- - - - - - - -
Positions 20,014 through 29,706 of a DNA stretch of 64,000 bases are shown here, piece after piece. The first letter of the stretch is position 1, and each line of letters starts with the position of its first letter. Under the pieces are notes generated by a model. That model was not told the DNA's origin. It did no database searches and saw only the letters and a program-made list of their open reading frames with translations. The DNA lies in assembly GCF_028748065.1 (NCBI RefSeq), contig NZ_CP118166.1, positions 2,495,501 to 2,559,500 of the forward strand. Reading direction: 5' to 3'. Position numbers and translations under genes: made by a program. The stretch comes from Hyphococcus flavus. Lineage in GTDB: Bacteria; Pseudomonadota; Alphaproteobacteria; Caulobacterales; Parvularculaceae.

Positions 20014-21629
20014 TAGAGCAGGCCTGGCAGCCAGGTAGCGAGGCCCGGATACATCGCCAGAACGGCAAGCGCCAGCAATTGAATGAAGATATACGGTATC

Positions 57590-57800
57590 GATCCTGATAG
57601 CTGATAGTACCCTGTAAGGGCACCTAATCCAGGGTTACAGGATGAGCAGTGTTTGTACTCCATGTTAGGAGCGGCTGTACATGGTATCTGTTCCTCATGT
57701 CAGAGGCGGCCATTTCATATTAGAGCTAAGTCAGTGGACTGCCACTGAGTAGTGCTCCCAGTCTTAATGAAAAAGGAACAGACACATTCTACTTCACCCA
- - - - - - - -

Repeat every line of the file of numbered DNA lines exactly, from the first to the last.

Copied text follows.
Positions 20,014 through 29,706 of a DNA stretch of 64,000 bases are shown here, piece after piece. The first letter of the stretch is position 1, and each line of letters starts with the position of its first letter. Under the pieces are notes generated by a model. That model was not told the DNA's origin. It did no database searches and saw only the letters and a program-made list of their open reading frames with translations. The DNA lies in assembly GCF_028748065.1 (NCBI RefSeq), contig NZ_CP118166.1, positions 2,495,501 to 2,559,500 of the forward strand. Reading direction: 5' to 3'. Position numbers and translations under genes: made by a program. The stretch comes from Hyphococcus flavus. Lineage in GTDB: Bacteria; Pseudomonadota; Alphaproteobacteria; Caulobacterales; Parvularculaceae.

Positions 20014-21629
20014 TAGAGCAGGCCTGGCAGCCAGGTAGCGAGGCCCGGATACATCGCCAGAACGGCAAGCGCCAGCAATTGAATGAAGATATACGGTATC

Positions 57590-57800
57590 GATCCTGATAG
57601 CTGATAGTACCCTGTAAGGGCACCTAATCCAGGGTTACAGGATGAGCAGTGTTTGTACTCCATGTTAGGAGCGGCTGTACATGGTATCTGTTCCTCATGT
57701 CAGAGGCGGCCATTTCATATTAGAGCTAAGTCAGTGGACTGCCACTGAGTAGTGCTCCCAGTCTTAATGAAAAAGGAACAGACACATTCTACTTCACCCA